The greater the risk, the more risk management matters. The higher financial asset prices go, the more investors need active management and strategies that manage downside exposure. That’s just common sense. So, then, let’s ask: how risky are the markets today?
THE TWO SIGMA PROBLEM
Over the long term, three of the best indicators of how expensive or cheap stocks look are: the Shiller Price/Earnings ratio, Tobin’s Q ratio and the Market Cap to GDP ratio (also known as the Buffett Index because it’s his favorite yardstick).
Professor Shiller won a Nobel Prize for his improvement to classic price to earnings analyses: instead of dividing the price by just last year’s earnings, his metric divides by the average of the last 10 years’ earnings. This effectively adjusts the ratio for business cycles, reflecting the basic economic truth that earnings revert to the mean, just like every other financial series.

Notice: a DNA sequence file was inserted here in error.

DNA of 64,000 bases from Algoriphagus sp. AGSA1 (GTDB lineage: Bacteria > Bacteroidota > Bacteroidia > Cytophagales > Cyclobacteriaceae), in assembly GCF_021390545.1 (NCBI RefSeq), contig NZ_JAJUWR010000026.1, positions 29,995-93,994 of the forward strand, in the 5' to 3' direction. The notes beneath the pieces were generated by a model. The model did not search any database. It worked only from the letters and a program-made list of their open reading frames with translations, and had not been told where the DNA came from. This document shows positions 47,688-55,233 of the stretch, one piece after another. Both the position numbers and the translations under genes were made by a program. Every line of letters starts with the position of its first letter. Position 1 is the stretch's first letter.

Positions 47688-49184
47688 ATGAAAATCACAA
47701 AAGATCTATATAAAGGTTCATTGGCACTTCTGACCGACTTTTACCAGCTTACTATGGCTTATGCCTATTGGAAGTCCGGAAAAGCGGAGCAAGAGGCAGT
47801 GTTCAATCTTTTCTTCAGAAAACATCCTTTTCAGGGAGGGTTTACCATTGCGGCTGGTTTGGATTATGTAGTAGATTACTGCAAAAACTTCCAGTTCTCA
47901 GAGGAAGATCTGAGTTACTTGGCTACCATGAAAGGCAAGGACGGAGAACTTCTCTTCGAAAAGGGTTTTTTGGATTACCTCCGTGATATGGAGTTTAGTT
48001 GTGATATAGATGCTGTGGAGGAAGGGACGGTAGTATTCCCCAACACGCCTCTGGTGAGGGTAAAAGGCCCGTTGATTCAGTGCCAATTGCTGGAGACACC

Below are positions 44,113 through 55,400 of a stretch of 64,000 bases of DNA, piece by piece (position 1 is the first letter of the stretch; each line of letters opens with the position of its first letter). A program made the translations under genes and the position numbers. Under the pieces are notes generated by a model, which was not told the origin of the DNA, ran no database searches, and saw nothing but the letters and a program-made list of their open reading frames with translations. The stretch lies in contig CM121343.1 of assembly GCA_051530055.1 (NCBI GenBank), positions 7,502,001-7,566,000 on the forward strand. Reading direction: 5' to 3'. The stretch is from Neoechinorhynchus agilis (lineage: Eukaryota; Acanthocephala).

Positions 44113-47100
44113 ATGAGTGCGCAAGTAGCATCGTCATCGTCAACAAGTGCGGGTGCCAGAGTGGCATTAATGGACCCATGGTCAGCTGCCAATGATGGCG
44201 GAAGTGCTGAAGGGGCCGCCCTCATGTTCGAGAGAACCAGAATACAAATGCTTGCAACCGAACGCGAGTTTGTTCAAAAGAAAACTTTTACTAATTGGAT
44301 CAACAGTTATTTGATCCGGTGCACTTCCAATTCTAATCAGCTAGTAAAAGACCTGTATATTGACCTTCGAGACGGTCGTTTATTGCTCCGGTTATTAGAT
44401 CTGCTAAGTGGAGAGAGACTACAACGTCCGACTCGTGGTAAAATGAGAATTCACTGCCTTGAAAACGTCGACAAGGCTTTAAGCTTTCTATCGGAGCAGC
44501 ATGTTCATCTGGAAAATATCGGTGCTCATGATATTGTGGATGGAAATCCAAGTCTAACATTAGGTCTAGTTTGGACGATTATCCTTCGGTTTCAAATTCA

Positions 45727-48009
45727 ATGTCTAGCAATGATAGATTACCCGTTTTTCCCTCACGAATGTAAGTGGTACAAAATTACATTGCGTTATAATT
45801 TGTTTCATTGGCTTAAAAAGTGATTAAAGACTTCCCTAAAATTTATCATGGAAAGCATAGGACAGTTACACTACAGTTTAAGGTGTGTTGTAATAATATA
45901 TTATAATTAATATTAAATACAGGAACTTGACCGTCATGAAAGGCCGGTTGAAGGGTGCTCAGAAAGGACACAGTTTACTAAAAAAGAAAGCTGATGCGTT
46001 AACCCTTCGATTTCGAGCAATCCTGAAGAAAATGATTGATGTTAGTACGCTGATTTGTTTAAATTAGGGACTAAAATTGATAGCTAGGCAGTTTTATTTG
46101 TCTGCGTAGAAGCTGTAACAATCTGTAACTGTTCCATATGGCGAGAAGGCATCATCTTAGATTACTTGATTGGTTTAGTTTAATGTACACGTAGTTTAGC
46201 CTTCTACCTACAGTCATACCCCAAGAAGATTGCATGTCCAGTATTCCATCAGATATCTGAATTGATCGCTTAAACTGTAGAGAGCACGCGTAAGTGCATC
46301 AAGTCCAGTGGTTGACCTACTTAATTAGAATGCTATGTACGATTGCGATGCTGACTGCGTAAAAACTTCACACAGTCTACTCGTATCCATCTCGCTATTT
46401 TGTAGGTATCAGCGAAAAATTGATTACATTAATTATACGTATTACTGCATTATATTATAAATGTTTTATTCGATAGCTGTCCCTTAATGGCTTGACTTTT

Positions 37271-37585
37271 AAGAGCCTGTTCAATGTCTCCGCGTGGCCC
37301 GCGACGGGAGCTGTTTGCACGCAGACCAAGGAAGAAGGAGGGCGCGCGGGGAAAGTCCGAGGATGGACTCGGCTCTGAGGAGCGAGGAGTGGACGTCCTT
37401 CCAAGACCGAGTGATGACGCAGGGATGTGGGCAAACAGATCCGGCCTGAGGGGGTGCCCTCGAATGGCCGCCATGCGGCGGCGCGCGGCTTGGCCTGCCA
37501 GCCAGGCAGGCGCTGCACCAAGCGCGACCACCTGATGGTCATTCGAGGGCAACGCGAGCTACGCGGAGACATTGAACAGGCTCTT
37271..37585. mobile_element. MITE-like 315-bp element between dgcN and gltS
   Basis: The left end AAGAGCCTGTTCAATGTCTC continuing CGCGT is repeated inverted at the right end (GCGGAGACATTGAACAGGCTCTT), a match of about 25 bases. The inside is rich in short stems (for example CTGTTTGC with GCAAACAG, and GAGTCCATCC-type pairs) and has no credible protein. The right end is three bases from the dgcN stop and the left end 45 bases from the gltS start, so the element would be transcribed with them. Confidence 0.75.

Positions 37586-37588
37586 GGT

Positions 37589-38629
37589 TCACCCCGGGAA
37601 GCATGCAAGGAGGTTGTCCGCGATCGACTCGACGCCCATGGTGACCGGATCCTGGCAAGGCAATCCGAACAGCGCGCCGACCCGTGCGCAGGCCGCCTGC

Tobin’s Q ratio simply compares the value of the stock market to its replacement costs, measured by what companies report as the value of their assets. Of course companies are worth more than that number because of goodwill, intellectual property, etc., but the difference should remain relatively constant over time.